Choosing the right braking formulation is a critical decision for any racecar driver. There are several factors you must consider when choosing your formulation. A few of these factors include application and track type.
Even then, a lot of it comes down to personal preference and driving style. For example, a road racer who likes to plunge deep into the APEX with late braking may need a more aggressive pad versus another driver on the same track.
In this article, we discuss our ST47 brake pad formulation. We will walk you through its properties along with its ideal application and usage.
We will also provide a real-world example to help you get a feel for the tracks where using our ST47 formulation would be a wise decision.
Track Day Pads at Watkins Glen
Let's say you are going to take your modified Corvette for a weekend track day at Watkins Glen. This iconic Central New York location is a challenging track. Even the most seasoned drivers can have a rough day at The Glen.
There are plenty of opportunities for error on this track. Most notably, it is difficult for drivers because of the amount and variation of corners. In order to maintain a good line and brake late into the APEX, a more aggressive pad is in order.
ST47 Racing Brake Pads
The Raybestos ST47 formulation is a fan favorite. With a broad operating range of overall torque, this braking compound is ideal for higher-powered vehicles.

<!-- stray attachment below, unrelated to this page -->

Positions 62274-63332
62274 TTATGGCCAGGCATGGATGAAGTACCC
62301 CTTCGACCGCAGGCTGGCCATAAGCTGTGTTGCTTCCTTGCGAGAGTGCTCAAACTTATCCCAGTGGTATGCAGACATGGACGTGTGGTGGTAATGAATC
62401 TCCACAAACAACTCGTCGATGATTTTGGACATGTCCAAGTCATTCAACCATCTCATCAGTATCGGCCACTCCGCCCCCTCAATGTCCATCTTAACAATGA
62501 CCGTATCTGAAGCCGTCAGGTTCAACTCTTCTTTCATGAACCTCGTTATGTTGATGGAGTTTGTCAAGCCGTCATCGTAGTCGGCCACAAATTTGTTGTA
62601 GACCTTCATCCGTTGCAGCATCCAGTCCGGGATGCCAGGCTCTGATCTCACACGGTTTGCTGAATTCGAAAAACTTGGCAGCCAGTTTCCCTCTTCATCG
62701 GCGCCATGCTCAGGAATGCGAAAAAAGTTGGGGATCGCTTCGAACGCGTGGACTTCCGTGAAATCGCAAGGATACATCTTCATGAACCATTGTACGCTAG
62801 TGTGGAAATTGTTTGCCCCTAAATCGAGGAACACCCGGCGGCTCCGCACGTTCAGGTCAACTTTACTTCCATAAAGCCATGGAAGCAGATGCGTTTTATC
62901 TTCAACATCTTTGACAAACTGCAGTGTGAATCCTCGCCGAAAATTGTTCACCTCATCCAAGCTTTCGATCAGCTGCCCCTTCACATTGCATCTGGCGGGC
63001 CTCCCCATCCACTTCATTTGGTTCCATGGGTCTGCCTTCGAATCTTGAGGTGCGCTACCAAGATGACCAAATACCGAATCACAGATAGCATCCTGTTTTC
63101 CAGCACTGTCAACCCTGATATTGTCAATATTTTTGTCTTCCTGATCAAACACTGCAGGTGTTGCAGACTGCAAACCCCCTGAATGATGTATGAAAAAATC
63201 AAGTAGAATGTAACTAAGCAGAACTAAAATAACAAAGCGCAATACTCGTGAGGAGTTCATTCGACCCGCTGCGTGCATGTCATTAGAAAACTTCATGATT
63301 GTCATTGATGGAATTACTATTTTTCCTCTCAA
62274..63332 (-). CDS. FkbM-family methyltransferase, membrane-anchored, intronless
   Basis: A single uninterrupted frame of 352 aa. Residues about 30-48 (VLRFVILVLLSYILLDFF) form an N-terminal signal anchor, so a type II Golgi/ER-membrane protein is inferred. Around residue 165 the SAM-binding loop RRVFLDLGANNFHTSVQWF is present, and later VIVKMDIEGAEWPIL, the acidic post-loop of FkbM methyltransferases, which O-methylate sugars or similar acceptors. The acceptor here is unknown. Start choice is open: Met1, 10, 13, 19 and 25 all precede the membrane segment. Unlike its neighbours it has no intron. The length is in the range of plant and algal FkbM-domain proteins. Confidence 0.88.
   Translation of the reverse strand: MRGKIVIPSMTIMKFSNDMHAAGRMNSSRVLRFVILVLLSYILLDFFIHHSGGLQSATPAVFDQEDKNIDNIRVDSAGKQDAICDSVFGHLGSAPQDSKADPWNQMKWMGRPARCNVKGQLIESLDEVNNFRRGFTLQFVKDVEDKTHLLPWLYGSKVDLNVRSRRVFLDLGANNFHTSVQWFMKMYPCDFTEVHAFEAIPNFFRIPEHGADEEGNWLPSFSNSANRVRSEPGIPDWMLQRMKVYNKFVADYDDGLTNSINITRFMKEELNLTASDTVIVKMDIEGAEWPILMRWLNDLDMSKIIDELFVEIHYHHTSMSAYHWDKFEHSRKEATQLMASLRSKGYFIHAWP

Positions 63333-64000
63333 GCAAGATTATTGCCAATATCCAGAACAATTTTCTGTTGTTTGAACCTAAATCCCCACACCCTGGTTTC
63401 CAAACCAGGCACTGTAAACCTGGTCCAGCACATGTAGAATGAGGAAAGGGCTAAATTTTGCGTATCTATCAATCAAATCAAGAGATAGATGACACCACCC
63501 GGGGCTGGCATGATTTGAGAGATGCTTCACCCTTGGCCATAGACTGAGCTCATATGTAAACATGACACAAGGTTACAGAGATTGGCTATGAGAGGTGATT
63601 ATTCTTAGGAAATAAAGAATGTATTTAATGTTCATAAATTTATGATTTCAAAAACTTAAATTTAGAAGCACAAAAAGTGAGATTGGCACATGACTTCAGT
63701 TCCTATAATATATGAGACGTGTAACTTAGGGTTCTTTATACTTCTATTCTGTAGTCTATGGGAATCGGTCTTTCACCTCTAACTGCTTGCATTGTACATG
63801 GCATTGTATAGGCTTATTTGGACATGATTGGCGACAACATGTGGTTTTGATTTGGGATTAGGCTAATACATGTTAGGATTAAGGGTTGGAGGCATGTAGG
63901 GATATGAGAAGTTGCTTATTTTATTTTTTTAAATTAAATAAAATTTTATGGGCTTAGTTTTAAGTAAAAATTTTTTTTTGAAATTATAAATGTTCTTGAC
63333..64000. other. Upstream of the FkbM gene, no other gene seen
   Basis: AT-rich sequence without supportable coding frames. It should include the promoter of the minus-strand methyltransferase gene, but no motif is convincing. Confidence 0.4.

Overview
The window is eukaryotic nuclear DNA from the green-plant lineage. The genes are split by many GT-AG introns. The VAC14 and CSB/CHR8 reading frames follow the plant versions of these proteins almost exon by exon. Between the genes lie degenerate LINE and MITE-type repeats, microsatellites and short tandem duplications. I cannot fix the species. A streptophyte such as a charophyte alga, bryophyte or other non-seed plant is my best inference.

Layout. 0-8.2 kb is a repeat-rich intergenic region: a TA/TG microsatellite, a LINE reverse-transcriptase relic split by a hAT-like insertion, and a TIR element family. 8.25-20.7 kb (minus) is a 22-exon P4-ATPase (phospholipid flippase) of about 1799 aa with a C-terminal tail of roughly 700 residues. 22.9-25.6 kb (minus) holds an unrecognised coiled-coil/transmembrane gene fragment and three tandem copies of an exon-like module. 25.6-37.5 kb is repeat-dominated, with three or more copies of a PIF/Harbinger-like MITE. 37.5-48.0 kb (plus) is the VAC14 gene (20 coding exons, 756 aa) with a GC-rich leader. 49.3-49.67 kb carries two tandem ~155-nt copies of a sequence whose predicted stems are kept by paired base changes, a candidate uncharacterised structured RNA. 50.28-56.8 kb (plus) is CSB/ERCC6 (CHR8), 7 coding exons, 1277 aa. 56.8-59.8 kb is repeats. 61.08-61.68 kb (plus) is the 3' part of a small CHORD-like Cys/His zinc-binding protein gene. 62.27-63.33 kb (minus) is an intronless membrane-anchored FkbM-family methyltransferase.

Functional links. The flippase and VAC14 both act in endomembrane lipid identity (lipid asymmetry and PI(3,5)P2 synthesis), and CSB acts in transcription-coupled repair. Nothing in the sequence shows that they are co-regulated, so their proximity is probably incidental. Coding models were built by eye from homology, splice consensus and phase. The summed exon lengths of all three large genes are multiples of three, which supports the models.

It is a low wear rate compound, meaning it is often the pad of choice on road courses with high and hard braking demands. After all, stopping a 700HP, 3500LB car that gets well over 100mph on the front straight requires some aggressive braking.
Our ST47 formulation offers a nearly flat Mu value from 300F to 1100F degrees. This means that regardless of rotor temperature in this range, you can expect consistent and reliable braking.
Other Factors to Consider
You must consider suspension dynamics, differential dynamics, ABS and even tires when choosing a racing brake pad.
For example, if our ST47 formula locks up the wheels in the Outer Loop or Key Hole, you may have to change compounds. A less aggressive compound like ST41 or ST43 may prevent this issue.
The moral of the story is that one size doesn't fit all! If you have any questions, please don't hesitate to contact our team. We would be more than happy to help you pick the right formula for your setup and driving style.